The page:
To those that have followed Barack Obama’s career, his announcement last week endorsing faith-based initiatives doesn’t come as a surprise. As a community organizer, Obama frequently solicited help from black churches in Chicago during his get out the vote efforts. Obama said, “I didn’t grow up in a particularly religious household, but my experience in Chicago showed me how faith and values could be an anchor in my life… I wouldn’t be fulfilling God’s will unless I went out and did the Lord’s work.”
Obama announced his plan to expand the federal government’s faith-based assistance program to his $500-million-a-year Council for Faith-Based and Neighborhood Partnerships. Obama said, “I’m not saying that faith-based groups are an alternative to government or secular nonprofits, and I’m not saying that they’re somehow better at lifting people up. What I’m saying is that we all have to work together — Christian and Jew, Hindu and Muslim, believer and non-believer alike — to meet the challenges of the 21st century.”
Most pundits agree that Obama is making his pitch for the white, middle-class voters that supported Hillary Clinton. However, some of his supporters feel betrayed by his recent announcement supporting faith-based programs. Among the comments on Obama campaign’s blog:
— “When I saw Barack in Portland he mentioned ELIMINATING funding for faith based initiatives. Now he’s pandering to the Religious Right by talk of EXPANDING them. WHAT GIVES??!!!”
— “This is just pandering to the religious fanatics. I am ashamed to be American when there is no candidate who is willing to stand up for the secular nature of the country.”
— “I am in shock at this horrendous development. The separation of church and state is so basic to what this country is based on that to naively assert that tax funds can be given to religious groups without proselytizing totally confounds me… The hope is gone.”
Obama’s supporters try to ease the fair-weather flock by insisting that he’s just suckering the mushy middle so he can get elected. One supporter writes, “Can’t you see Barack is trying to win an election? I understand his strategy if he has to go in the ‘middle’ right now. He needs to be elected first before he can push a progressive agenda through congress.”
In fact, Obama’s progressive agenda and faith-based programs may be one in the same. Everyone is familiar with Obama’s church of choice prior to the election, Trinity United Church of Christ. In June, Fox News reported that the church received more than $15 million in federal grants over the last 15 years. One of those taxpayer-funded programs is the church’s daycare. Sweetness & Light blogger Steve Gilbert dug up the Trinity UCC Child Care Center 990 form stating that it provided daycare and three meals per day for 65 pre-school children. Gross income for Trinity’s daycare was $1,372,959. That’s $21,122 per child.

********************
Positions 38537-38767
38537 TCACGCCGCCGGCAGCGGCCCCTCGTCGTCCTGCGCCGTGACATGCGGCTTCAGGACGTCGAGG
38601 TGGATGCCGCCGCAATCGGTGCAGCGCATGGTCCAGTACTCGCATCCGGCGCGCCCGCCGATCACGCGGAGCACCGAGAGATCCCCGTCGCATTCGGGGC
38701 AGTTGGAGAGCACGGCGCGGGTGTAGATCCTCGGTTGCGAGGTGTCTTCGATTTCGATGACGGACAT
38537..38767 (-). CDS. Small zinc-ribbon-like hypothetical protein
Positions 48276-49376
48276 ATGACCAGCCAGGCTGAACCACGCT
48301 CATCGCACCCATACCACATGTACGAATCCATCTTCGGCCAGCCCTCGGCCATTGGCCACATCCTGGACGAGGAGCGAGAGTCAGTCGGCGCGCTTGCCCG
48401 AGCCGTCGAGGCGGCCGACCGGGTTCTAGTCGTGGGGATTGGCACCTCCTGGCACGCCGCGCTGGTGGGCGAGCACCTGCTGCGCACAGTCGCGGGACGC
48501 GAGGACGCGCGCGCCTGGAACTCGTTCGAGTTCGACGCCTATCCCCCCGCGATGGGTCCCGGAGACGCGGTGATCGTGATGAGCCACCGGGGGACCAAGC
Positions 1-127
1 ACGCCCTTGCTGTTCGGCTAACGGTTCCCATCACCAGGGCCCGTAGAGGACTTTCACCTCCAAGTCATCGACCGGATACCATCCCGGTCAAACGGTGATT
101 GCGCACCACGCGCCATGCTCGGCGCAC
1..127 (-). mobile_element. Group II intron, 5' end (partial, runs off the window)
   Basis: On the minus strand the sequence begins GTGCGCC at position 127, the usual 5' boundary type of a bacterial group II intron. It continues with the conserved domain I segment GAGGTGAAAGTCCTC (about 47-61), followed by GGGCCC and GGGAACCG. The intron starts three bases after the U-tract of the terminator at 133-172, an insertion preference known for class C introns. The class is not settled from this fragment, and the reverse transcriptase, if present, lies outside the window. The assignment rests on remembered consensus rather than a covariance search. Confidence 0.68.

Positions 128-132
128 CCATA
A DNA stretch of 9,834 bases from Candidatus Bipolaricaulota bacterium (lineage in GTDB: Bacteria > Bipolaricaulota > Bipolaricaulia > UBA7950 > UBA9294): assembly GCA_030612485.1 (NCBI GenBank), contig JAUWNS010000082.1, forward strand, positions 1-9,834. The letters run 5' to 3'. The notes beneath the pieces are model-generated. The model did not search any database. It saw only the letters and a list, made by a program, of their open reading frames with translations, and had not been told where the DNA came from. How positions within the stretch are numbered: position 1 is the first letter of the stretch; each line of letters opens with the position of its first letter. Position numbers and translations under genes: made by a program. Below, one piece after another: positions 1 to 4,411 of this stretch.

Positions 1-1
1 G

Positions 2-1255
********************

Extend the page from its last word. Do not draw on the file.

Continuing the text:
According to the National Association of Child Care Resource & Referral Agencies, the average cost for pre-school in the U.S. is $6,423 per year. Yet it costs Trinity more than three times the national average. In larger cities like Chicago and New York pre-school can reach $10,000-$15,000 per year, still well below Trinity’s costs.
In his book, The Audacity of Hope, and in many speeches, Obama has cited the “great works” of Trinity and credited them with renewing his faith. When he resigned from the church, he said, “We also don’t want the church subjected to the scrutiny that a presidential campaign legitimately undergoes.” Despite its fiscal irresponsibility, it’s a safe bet that liberal organizations like the Trinity Church wouldn’t face the same scrutiny from the Obama Administration as crisis pregnancy centers or Catholic soup kitchens.
Anticipating the reaction from Obama supporters, The Washington Post reported:
But Obama aides said an Obama administration would get tougher on groups that discriminate in hiring practices and assistance. The groups would have to abide by federal hiring laws that reject discrimination based on race, sex, and religion. Obama said he supports federal legislation that would extend those protections to homosexuals as well, a flash point with some religious organizations that maintain hiring or assisting gay people would run counter to their beliefs.
Under the Obama proposal, the groups could use federal funds only to assist anyone in need, not anyone from a certain background or religion. Nor could federal funds be used to proselytize or spread religious beliefs.
In other words, they’re removing the “faith” from faith-based initiatives. Under these guidelines, Catholic charities could be exempt from receiving funds because they don’t allow women to be priests. The Salvation Army could be exempt because they ask people to pray before a meal. Heck, a Baptist church could be exempt for not hiring atheists.
Despite his flowery rhetoric and the pundits insisting Obama is reaching out to the right, the truth is that his “Council for Faith-Based and Neighborhood Partnerships” is just another taxpayer-funded program to fund the Left’s own interests and fiscally irresponsible programs.